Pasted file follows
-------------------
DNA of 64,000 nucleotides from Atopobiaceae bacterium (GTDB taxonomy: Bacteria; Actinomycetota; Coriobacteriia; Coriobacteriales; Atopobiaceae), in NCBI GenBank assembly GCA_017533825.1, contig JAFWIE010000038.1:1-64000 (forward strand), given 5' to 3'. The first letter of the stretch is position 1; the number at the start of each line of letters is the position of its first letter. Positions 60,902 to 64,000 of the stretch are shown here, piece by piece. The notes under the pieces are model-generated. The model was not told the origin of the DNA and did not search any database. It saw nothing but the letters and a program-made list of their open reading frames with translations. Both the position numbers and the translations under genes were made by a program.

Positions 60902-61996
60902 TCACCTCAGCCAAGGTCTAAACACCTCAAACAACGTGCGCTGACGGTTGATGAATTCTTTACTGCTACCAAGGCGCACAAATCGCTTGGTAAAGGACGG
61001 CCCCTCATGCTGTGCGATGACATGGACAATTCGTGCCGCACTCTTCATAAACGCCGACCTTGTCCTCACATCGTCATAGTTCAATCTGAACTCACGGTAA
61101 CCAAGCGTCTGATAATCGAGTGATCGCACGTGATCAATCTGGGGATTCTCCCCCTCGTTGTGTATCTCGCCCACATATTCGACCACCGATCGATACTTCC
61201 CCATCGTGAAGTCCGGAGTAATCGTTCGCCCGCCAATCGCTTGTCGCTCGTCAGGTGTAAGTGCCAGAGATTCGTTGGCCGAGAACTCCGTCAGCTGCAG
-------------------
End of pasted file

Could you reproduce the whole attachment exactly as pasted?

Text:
DNA of 64,000 nucleotides from Atopobiaceae bacterium (GTDB taxonomy: Bacteria; Actinomycetota; Coriobacteriia; Coriobacteriales; Atopobiaceae), in NCBI GenBank assembly GCA_017533825.1, contig JAFWIE010000038.1:1-64000 (forward strand), given 5' to 3'. The first letter of the stretch is position 1; the number at the start of each line of letters is the position of its first letter. Positions 60,902 to 64,000 of the stretch are shown here, piece by piece. The notes under the pieces are model-generated. The model was not told the origin of the DNA and did not search any database. It saw nothing but the letters and a program-made list of their open reading frames with translations. Both the position numbers and the translations under genes were made by a program.

Positions 60902-61996
60902 TCACCTCAGCCAAGGTCTAAACACCTCAAACAACGTGCGCTGACGGTTGATGAATTCTTTACTGCTACCAAGGCGCACAAATCGCTTGGTAAAGGACGG
61001 CCCCTCATGCTGTGCGATGACATGGACAATTCGTGCCGCACTCTTCATAAACGCCGACCTTGTCCTCACATCGTCATAGTTCAATCTGAACTCACGGTAA
61101 CCAAGCGTCTGATAATCGAGTGATCGCACGTGATCAATCTGGGGATTCTCCCCCTCGTTGTGTATCTCGCCCACATATTCGACCACCGATCGATACTTCC
61201 CCATCGTGAAGTCCGGAGTAATCGTTCGCCCGCCAATCGCTTGTCGCTCGTCAGGTGTAAGTGCCAGAGATTCGTTGGCCGAGAACTCCGTCAGCTGCAG